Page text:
Anyway, I heard no more of RC and assumed he’d sunk into some sort of grungy trailer-trash insignificance. Imagine my surprise when I heard he’d gone to America, and the small town boy had made good (and what is scary is that he doesn’t look any different–which sort of confirms my belief that he may be a zombie or similar type of brainless undead creature). Then, on reflection, I wasn’t surprised that he’d done so well in America. Sections of the poor old USA have the perfect mix of great wealth and great credulity that Comfort would need to survive and thrive. He’s like a blowfly attracted to the biggest, smelliest part of a corpse. In NZ religion is almost a fringe activity (although not fringe enough for my liking) and here he would forever have been a squeaky nonentity.

    So I’m sorry America that you ended up with developmentally disabled Ray. He’s not an export we NZers are proud of. But there is a bright side–he is so blatantly and egregiously stupid that anyone with a brain can see that Ray has his head stuck up his arse and that’s where his God is. With luck, he’ll help turn a whole lot of young Americans to atheism, just like he helped me.

  • mrsmarshall

    Now I want to read his book, but I wonder how I could do that without actually providing a royalty to this guy? Hilarious.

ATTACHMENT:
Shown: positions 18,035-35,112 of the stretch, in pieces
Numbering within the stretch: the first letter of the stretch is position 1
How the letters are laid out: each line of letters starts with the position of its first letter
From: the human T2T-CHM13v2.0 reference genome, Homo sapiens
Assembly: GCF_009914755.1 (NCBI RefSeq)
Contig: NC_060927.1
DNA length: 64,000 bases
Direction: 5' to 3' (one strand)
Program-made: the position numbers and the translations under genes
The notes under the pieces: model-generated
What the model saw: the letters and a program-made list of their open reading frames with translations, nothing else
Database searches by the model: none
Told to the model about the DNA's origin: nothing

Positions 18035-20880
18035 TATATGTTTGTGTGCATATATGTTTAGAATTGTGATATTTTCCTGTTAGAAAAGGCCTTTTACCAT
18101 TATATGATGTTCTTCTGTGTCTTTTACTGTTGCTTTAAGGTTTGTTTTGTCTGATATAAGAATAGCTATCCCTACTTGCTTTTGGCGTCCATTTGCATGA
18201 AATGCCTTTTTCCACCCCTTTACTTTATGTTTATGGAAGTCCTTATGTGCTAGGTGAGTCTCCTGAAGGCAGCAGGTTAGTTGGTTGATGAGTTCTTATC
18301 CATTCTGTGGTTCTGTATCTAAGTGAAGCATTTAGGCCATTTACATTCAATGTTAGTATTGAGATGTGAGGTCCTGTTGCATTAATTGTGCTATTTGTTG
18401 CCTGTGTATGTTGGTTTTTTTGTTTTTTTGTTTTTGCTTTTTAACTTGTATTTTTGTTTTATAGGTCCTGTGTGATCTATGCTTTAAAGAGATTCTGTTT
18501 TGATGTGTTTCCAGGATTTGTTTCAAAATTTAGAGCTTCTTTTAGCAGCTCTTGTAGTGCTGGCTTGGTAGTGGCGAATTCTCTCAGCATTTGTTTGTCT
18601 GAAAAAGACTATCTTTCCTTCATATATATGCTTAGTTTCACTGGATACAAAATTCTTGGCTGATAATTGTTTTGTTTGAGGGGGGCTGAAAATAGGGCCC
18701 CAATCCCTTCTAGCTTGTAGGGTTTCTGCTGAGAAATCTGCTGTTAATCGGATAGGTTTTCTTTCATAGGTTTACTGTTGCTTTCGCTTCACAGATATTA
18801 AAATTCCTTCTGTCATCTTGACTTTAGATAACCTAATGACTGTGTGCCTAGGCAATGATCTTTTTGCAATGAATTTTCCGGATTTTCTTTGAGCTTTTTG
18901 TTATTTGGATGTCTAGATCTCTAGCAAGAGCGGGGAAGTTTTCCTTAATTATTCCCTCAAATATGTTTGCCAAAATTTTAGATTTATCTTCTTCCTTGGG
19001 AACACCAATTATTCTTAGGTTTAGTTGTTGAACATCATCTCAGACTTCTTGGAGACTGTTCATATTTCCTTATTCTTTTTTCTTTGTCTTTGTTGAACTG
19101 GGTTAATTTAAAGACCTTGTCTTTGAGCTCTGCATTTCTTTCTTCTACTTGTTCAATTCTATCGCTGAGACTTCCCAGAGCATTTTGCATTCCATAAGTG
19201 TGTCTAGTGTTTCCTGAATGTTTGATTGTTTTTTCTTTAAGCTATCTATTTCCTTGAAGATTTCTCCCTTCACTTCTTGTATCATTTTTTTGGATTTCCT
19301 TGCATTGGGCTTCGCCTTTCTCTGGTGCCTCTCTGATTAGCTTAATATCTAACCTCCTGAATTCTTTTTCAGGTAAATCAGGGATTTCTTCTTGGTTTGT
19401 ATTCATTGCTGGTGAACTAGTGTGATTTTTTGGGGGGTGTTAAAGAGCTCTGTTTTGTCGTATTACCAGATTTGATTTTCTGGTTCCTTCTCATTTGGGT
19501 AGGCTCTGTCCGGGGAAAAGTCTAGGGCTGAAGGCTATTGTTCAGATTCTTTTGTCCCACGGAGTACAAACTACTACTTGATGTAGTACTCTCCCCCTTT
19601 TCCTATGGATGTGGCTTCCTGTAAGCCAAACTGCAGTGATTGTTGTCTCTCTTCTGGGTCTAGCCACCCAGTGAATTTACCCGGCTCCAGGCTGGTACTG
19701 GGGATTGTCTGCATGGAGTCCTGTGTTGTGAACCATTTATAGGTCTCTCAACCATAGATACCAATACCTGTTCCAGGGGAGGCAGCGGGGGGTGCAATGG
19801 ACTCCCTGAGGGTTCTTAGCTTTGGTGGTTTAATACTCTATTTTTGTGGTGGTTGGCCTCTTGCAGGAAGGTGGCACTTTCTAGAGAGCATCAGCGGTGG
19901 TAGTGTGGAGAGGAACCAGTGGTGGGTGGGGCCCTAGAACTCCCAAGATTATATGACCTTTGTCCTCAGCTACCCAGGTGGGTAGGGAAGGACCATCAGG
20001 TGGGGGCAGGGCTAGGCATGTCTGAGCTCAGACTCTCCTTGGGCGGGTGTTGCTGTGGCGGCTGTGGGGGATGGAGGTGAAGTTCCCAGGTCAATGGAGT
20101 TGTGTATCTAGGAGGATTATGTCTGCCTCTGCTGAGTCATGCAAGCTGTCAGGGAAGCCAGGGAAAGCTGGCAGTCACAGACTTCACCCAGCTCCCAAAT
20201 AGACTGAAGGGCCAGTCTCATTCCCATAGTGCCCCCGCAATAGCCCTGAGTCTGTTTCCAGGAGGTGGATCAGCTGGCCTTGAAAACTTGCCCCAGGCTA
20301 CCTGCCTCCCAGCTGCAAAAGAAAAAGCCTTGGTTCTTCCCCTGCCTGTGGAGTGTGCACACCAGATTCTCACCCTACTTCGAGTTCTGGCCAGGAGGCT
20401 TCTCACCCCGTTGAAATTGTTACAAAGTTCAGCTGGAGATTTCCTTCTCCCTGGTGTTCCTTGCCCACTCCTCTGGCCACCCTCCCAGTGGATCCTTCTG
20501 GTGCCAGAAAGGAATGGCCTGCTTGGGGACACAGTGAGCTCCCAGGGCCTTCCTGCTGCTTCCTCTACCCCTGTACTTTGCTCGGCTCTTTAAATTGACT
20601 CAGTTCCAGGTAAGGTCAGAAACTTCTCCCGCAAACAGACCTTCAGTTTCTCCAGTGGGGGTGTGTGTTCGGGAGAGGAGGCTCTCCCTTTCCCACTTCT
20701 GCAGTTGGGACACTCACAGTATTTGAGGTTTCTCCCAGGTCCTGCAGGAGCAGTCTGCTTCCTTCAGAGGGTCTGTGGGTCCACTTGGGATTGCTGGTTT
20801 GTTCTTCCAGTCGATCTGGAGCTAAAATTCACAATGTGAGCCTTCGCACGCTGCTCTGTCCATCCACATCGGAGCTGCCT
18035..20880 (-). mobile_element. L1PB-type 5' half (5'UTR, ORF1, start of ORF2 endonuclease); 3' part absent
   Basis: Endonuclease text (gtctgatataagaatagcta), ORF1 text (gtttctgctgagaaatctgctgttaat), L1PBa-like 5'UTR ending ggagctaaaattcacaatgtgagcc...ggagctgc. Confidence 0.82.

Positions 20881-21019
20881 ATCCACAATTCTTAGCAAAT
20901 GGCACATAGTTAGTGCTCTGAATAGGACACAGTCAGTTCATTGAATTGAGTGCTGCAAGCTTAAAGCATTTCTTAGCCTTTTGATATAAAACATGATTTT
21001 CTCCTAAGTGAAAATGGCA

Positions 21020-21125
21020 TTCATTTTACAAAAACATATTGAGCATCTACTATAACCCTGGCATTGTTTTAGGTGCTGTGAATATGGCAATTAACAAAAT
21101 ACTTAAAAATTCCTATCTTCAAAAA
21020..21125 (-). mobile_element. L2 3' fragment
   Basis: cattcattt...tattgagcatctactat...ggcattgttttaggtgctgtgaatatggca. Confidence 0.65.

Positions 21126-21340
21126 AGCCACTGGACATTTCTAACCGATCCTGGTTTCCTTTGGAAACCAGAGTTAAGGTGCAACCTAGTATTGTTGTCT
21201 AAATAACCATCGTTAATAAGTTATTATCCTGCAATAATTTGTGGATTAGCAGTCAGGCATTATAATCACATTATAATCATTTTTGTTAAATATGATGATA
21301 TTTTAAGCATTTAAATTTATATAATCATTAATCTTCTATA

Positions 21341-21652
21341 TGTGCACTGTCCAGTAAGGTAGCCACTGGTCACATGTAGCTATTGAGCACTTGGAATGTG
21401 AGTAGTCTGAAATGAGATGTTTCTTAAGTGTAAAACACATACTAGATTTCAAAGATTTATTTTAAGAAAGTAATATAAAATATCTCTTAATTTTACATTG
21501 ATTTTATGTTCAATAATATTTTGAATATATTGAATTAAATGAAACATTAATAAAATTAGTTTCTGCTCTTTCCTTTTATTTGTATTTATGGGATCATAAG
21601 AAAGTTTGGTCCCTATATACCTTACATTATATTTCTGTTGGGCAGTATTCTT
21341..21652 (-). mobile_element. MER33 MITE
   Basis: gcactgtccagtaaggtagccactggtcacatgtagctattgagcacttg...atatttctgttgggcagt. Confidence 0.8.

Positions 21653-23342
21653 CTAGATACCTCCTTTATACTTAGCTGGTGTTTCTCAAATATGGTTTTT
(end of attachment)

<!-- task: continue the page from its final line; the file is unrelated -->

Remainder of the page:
• Metro

    If you truly wanted to subject yourself to the radioactive genetically damaged typhoon-o’-stupid that is Ray Comfort’s teeny tiny mind, I am required by law to advise you:

    a) That the publishers and their assigns disclaim all responsibility for the brain damage you may sustain, as well as marks caused by repeated and violent i)facepalming or ii)beating of one’s head against the wall, and

    b) to wait until it hits the “90% off” remaindered bin. Should take about another week.

    Comfort isn’t actually stupid himself. Just venial, greedy, and aware that he’s getting a bit past it. Comfort’s trinity is George Washington, Andrew Jackson, and Ben Franklin, and his motto is “In God We Trust~Pay to the bearer …”